|Man Without Qualities|
Sunday, November 14, 2004
Judges Alex Kozinski and Sidney Thomas were appointed to the United States Court of Appeals for the Ninth Circuit by Presidents Reagan and Clinton, respectively. They have now scribed for the Wall Street Journal their joint explanation as to why they oppose a provision offered by Rep. Mike Simpson of Idaho, and already approved by the House, that would split the Ninth Circuit. That circuit now includes nine Western states and 56 million Americans. The proposal would replace the Ninth Circuit with three smaller circuits: (i) the new Ninth Circuit with California, Hawaii, Guam and the Northern Mariana Islands, (ii) a new 12th Circuit with Nevada, Idaho and Montana, and (iii) a new 13th Circuit with Washington, Oregon and Alaska.
The shocking weakness of the Kozinski and Thomas argument indicates strongly that Congress should immediately enact the proposal these two judges oppose and divide the Ninth Circuit - indeed, the Kozinski-Thomas article suggests the need is urgent.
Although Kozinski-Thomas insist that the issue requires more study, the need to divide the Ninth Circuit has been discussed and studied for more than thirty years. In 1973, the Commission on the Revision of the Federal Court Appellate System (sometimes called the "Hruska Commission"), was created to study and make recommendations for the federal appellate courts. It recommended that both the Fifth and Ninth Circuits be split. The Hruska Commission report noted the Ninth Circuit's "striking" size, its "serious difficulties with backlog and delay," and its "apparently inconsistent decisions by different panels of the large court." Senator Conrad Burns, Dividing the Ninth Circuit Court of Appeals: A Proposition Long Overdue, 57 Mont. L.R. 245 (1996), citing 62 F.R.D. 223, 224 (1973). The Hruska Commission "concluded that the creation of two new circuits is essential to afford immediate relief."
The proposed divisions of both the Fifth and Ninth Circuits were initially met with resistance, and Congress in 1978 authorized a half-way measure: large circuit courts were allowed to create "administrative units" to address size-related problems. The Fifth Circuit attempted this approach, and failed. Congress finally split the Fifth Circuit in 1980 - hiving from it what is now the Eleventh Circuit Court of Appeals. Kozinski-Thomas mostly derive their arguments from a parade of theoretical adverse effects these judges suggest might follow from a division of the Ninth Circuit: increased costs, less certainty, less uniformity. But more revealing and downright alarming, is their utter failure to examine - or even mention - that none of those adverse consequences followed the division of the Fifth Circuit only a few years ago.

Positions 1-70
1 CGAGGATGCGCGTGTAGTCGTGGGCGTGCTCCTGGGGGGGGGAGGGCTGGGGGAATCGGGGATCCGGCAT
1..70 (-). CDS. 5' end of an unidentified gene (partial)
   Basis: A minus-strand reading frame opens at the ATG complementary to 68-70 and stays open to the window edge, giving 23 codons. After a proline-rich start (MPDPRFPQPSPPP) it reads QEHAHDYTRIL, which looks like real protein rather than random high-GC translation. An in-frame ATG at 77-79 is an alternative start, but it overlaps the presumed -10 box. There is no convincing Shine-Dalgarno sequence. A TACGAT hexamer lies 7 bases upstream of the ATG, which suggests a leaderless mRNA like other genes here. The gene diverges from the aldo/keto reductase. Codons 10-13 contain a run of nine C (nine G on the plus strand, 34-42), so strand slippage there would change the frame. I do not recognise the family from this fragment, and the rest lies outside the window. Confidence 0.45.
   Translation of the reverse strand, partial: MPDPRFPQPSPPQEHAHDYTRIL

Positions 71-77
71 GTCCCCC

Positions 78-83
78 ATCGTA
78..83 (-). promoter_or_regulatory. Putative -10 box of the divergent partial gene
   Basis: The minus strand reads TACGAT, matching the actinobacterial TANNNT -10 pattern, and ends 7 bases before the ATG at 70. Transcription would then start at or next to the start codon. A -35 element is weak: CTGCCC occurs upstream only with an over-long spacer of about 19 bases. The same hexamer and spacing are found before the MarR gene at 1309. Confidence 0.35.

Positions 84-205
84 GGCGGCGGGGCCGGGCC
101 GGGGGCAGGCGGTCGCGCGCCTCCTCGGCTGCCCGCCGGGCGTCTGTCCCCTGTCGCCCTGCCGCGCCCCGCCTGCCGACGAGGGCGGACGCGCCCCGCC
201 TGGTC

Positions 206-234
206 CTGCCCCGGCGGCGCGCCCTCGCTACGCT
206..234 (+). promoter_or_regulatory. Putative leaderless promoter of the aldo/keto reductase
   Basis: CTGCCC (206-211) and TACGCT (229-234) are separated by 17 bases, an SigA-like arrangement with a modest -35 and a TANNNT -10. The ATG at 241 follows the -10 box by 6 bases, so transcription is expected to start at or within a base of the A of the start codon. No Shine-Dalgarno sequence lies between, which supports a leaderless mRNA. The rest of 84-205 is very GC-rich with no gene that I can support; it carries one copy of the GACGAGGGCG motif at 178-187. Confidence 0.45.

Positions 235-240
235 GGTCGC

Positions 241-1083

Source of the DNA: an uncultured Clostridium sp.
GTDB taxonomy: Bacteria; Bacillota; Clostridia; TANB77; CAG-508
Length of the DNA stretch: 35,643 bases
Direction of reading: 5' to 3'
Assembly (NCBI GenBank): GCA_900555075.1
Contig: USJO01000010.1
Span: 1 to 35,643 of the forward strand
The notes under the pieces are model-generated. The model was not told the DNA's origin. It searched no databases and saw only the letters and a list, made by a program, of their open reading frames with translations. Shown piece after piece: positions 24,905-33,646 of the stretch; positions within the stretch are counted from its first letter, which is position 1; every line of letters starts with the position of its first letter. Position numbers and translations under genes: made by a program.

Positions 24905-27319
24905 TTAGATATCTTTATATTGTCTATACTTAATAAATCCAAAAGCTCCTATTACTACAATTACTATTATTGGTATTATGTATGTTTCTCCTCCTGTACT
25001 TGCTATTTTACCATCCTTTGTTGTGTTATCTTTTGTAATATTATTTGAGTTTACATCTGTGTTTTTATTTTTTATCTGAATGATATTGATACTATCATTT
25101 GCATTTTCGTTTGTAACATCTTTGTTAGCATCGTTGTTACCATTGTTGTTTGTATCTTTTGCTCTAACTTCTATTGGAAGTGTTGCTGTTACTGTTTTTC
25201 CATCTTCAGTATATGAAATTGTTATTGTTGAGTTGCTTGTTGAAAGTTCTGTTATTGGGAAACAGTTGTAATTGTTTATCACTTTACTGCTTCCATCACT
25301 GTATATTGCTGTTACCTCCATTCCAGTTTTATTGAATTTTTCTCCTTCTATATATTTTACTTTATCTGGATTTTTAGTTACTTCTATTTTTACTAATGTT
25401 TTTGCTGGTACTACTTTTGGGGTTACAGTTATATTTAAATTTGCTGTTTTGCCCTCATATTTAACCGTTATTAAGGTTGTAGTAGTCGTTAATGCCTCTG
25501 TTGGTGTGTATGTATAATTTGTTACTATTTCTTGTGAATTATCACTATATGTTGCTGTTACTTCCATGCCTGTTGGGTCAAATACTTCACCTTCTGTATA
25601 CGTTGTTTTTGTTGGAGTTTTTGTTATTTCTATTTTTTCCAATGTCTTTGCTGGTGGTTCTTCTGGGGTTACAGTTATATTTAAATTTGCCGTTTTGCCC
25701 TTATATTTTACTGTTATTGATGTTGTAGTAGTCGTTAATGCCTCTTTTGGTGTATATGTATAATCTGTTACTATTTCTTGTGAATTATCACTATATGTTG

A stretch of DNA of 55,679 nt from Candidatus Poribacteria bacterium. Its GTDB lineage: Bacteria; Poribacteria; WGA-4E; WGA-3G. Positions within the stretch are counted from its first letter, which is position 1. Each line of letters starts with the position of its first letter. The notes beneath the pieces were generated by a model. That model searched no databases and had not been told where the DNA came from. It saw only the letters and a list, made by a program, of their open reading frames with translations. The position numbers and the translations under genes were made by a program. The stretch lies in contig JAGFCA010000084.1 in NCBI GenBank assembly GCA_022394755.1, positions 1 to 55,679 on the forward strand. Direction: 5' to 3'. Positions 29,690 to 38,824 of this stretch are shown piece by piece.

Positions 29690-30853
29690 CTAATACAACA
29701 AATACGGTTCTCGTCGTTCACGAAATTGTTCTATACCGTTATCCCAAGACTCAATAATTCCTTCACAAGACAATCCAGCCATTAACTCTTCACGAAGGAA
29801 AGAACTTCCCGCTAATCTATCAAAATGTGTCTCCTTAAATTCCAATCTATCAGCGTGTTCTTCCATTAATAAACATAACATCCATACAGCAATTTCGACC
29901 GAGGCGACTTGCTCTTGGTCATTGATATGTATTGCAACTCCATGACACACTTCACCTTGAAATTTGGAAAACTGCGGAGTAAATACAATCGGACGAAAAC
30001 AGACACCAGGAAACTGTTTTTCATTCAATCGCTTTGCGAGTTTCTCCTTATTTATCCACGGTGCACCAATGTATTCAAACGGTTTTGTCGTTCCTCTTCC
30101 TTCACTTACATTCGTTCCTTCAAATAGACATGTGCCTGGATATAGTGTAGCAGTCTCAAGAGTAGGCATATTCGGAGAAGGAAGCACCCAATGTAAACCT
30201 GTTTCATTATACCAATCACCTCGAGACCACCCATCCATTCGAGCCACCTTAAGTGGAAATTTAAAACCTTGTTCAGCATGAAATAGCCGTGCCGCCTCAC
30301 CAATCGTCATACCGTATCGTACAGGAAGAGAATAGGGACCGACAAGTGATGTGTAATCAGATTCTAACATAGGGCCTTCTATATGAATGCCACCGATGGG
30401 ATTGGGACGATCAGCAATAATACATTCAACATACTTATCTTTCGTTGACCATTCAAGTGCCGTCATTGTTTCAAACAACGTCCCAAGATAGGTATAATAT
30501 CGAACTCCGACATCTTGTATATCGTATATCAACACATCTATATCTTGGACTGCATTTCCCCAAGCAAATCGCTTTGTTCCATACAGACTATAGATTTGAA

The Fifth and Eleventh Circuits today, combined, are almost exactly the same size as the current Ninth Circuit. Neither the Fifth nor the Eleventh Circuits is today considered by any serious observer to be plagued by the failings that continue to burden the Ninth Circuit. The Fifth/Eleventh Circuit experience obviously provides an excellent testing ground for every single one of the theoretical adverse effects postulated by Kozinski-Thomas. Their failure to even mention that experience is testimony to the fact that the division of the old Fifth Circuit is considered to have been an unqualified success - with the cost of any of the adverse effects they hoist much more than outweighed by the benefits of the division. These two judges are well aware of that success and consensus, and their failure to mention it is shocking and nakedly disingenuous.
While the Fifth Circuit was being rationalized and its problems mitigated, the Ninth Circuit continued to bloat. Congress created the Commission on Structural Alternatives for the Federal Courts of Appeals (the "White Commission") in 1997. Although Kozinski-Thomas ignores the Hruska report entirely, they do cite misleadingly to the White Commission:
[The White Commission] thoroughly considered and rejected the idea that the Ninth should be split, finding it unnecessary and impractical, to once again study these issues. The White Commission recognized the Ninth Circuit's size-related problems, but it recommended that Congress create three regionally based administrative units within the structure of the Ninth Circuit.But this particular White Commission recommendation was just what had failed in the Fifth Circuit, a gap which the Commission proposed bridging with additional procedures that were thankfully never adopted. The White Commission's suggestion that the Ninth Circuit not be divided was conditioned on the adoption of those procedures - which Kozinski-Thomas do not endorse or even mention. Among other things, the White Commission proposed another step of appellate review for litigants in the Ninth Circuit and the abolition of true en banc hearings. Instead, a "circuit panel" would have been empowered to correct conflicting opinions from the administrative units, possibly without briefing from the parties or a hearing. The radical, experimental approach proposed by the White Commission as the cost of retaining the current Ninth Circuit was immediately perceived by Congress as causing further delay, bloating expenses, and creating even more confusion for litigants. Congress thoroughly rejected the White Commission recommendation. None of that history is mentioned by Kozinski-Thomas, but that history renders their reliance on the White Commission all but fraudulent.